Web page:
Alumni make generous gift to advance marine research and technology
By Michelle Klampe
CORVALLIS, Ore. – A $20 million gift to the Oregon State University Foundation by alumni Judy and Mike Gaulke will create a new center to lead and support innovative research and development of technology that helps society better understand, protect and utilize the ocean and its environment.
The Gaulke Center for Marine Innovation and Technology will emphasize interdisciplinary research such as collaboration between oceanography and artificial intelligence, two areas of academic strength at Oregon State.
“We are grateful to the Gaulkes for their support as we boldly tackle some of today’s biggest challenges,” said Oregon State University President Jayathi Murthy. “What is so special about this gift is that it leverages OSU’s global distinction in oceanography with our extraordinary strength and depth in engineering. The Gaulke Center will inspire and enable greater collaboration and technological innovation in ocean research.”
The Gaulkes’ gift provides funds to establish the Michael and Judith Gaulke Chair in Ocean Innovation. The person holding this chair will serve as executive director of the center and hold a joint faculty appointment in the OSU colleges of Engineering and Earth, Ocean, and Atmospheric Sciences.
The gift also includes start-up funding for the new center, support for faculty and graduate students and funding for early-stage research or projects that have significant potential impact but may be considered too risky to receive other types of funding. An endowment will provide long-term support.
“Our future lies in the ocean,
and it’s very clear that we need to change
how we care for it”
The Gaulke Center also will take advantage of the resources of the Jen-Hsun and Lori Huang Collaborative Innovation Complex, a research and education facility that will house one of the nation’s most powerful supercomputers and feature team-based approaches to solving global challenges in areas such as oceanography, climate science sustainability and water resources.
For example, Oregon State researchers are currently working on projects to develop an unmanned robotic system that could independently explore under ice shelves using artificial intelligence and robotic boats that aid in measuring glacier ice melt.
“Our future lies in the ocean, and it’s very clear that we need to change how we care for it,” Mike Gaulke said. “Marine sciences can help, and it’s very exciting to see how advanced technologies can provide tools and approaches for addressing problems.”
The Gaulkes, who both grew up in Hood River, Oregon, and now live in the San Francisco Bay area, are Oregon State alumni who have a long history with the university. In 2012, they established the first endowed chair in the College of Engineering’s School of Electrical Engineering and Computer Science.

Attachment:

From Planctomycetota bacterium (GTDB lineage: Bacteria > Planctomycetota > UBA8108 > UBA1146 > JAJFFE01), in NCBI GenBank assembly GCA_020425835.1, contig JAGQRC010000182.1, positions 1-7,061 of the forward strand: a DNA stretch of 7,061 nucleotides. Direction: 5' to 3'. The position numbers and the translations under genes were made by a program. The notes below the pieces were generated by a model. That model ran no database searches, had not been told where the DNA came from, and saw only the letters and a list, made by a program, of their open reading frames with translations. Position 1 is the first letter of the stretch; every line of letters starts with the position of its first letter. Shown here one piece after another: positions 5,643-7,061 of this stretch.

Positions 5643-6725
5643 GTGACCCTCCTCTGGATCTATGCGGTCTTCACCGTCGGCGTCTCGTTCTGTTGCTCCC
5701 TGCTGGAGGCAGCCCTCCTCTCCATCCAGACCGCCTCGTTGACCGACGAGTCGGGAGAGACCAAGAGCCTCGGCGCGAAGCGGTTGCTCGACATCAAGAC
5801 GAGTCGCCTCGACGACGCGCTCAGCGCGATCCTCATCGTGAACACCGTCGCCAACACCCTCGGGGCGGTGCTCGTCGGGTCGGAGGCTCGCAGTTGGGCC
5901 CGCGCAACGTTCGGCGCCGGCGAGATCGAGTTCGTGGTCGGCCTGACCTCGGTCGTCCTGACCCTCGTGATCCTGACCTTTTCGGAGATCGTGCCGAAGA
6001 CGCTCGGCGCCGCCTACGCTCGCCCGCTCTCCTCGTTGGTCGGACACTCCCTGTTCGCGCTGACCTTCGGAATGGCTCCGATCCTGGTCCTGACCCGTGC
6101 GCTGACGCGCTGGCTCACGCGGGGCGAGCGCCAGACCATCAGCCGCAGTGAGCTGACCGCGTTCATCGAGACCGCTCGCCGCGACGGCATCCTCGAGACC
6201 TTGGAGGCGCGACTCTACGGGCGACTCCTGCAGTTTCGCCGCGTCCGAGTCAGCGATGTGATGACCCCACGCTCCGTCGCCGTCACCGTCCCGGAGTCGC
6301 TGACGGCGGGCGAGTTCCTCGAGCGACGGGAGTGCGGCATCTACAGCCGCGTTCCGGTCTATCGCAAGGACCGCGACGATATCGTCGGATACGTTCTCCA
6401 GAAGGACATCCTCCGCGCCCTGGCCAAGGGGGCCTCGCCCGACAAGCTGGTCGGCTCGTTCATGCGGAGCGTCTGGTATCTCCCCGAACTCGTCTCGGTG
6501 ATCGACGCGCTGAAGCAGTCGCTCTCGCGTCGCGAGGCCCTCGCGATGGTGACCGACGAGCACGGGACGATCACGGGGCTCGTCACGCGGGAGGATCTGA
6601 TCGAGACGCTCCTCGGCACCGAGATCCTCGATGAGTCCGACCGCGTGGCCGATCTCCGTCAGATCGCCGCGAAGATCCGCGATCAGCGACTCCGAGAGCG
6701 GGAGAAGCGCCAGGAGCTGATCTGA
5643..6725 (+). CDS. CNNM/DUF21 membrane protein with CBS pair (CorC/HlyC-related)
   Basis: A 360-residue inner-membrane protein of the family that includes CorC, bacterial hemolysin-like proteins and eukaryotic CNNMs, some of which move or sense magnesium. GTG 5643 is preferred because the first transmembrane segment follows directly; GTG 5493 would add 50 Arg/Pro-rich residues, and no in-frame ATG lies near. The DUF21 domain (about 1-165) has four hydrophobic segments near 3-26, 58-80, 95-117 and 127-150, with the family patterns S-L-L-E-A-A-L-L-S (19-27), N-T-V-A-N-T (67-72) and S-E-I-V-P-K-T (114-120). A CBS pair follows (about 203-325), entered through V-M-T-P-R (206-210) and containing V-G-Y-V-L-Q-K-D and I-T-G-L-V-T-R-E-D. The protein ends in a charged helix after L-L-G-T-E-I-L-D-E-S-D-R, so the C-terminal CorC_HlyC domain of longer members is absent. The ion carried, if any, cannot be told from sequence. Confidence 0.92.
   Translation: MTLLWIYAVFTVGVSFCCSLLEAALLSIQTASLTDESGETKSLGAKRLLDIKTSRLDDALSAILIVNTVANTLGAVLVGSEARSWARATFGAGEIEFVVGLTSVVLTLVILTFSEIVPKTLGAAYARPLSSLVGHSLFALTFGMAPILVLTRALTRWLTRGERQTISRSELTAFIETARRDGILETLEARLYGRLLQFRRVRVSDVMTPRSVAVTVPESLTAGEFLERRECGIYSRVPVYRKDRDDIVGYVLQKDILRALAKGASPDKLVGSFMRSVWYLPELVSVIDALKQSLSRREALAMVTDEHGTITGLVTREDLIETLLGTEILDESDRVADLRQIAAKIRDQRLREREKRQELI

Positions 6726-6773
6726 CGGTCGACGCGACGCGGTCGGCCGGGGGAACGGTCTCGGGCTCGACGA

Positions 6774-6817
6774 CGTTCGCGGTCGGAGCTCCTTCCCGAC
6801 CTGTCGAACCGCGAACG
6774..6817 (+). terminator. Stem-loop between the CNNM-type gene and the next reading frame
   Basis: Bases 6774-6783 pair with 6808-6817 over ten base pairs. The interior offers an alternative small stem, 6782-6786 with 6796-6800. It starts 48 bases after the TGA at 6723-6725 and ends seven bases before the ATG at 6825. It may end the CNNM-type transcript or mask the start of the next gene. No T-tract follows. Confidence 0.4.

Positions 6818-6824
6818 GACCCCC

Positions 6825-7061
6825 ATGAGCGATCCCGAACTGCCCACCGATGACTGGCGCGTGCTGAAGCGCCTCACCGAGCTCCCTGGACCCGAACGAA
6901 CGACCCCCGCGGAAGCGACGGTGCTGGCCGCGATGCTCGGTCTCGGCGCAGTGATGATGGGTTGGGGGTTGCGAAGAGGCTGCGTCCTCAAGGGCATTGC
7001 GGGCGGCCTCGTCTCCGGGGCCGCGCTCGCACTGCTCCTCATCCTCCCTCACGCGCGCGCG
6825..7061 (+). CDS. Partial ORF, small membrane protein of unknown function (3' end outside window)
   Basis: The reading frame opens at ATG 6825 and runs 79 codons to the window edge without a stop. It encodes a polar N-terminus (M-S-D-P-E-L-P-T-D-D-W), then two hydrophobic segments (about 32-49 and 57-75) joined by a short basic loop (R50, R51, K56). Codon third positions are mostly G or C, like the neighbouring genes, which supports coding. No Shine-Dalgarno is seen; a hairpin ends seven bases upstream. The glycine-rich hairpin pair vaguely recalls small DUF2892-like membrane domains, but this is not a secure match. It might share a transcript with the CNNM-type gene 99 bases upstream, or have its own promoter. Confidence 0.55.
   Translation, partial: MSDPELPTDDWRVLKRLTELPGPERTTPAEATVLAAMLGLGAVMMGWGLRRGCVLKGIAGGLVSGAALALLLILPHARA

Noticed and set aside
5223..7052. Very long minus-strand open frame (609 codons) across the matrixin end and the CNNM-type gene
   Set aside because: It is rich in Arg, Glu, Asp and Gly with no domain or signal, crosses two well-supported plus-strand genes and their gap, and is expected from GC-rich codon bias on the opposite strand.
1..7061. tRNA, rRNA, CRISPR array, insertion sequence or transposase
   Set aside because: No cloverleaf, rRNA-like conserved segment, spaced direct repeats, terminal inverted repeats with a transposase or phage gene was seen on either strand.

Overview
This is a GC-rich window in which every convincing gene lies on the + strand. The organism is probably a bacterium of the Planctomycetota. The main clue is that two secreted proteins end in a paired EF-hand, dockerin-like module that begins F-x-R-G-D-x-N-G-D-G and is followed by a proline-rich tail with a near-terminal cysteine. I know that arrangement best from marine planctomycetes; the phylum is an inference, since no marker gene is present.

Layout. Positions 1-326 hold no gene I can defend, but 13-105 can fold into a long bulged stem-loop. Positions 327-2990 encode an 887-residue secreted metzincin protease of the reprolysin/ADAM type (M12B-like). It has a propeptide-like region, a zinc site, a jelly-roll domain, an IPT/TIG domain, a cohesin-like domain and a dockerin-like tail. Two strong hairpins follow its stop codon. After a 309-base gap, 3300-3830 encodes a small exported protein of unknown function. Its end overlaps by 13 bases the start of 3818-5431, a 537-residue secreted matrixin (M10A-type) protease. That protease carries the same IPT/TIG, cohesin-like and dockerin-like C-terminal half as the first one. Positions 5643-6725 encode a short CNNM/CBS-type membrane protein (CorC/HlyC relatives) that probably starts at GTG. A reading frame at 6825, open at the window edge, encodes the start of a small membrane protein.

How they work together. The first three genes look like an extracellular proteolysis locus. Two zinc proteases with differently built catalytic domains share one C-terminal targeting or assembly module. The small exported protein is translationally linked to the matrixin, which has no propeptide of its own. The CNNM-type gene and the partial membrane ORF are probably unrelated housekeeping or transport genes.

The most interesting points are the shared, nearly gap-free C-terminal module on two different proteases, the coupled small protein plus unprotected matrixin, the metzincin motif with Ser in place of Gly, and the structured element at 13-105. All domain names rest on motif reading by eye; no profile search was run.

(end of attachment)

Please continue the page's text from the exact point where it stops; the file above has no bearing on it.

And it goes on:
They were inspired to make their most recent gift because of their lifelong love of the ocean.
“We have had the opportunity to sail, dive and swim in oceans around the world, and we have seen dramatic changes within our own lifetime – from the disappearance of sharks to coral bleaching,” Mike Gaulke said. “From the massive worldwide problem of junk in the ocean to the opportunity of harnessing sustainable energy, there are so many challenges to address. We believe OSU is the ideal place to invest in creating solutions, and we hope others will join us.”
Mike Gaulke graduated from OSU’s College of Engineering in 1968 and spent more than 20 years as an executive in Silicon Valley, including 13 years as CEO of Exponent Inc., an engineering and consulting firm. He was inducted in the OSU Engineering Hall of Fame in 2008.
Judy Gaulke, then Judy Mellenthin, earned a home economics degree in 1965. After graduation she spent four years as an international flight attendant for Pan American, then became the cookbook editor for Sunset Magazine and had her own food styling business before becoming a full-time artist.
“The Gaulke Center is a perfect example of what’s possible when we combine our donors’ deepest passions with the university’s greatest strengths,” said Shawn L. Scoville, president and CEO of the OSU Foundation. “The Gaulkes are exemplary philanthropists, and we are grateful for their profound commitment to caring for the world’s oceans as well as their deep love for Oregon State University.”
A search committee is being formed to hire the Gaulke Center’s executive director, with the goal of having the position filled by summer 2024.
The Gaulkes’ gift is part of Believe It: The Campaign for Oregon State University. Publicly launched in October 2022 and led by the OSU Foundation, this $1.75 billion fundraising and engagement campaign seeks to inspire gifts supporting educational access and student success, research and innovation addressing challenges of global importance, and programs that strengthen communities across Oregon and beyond.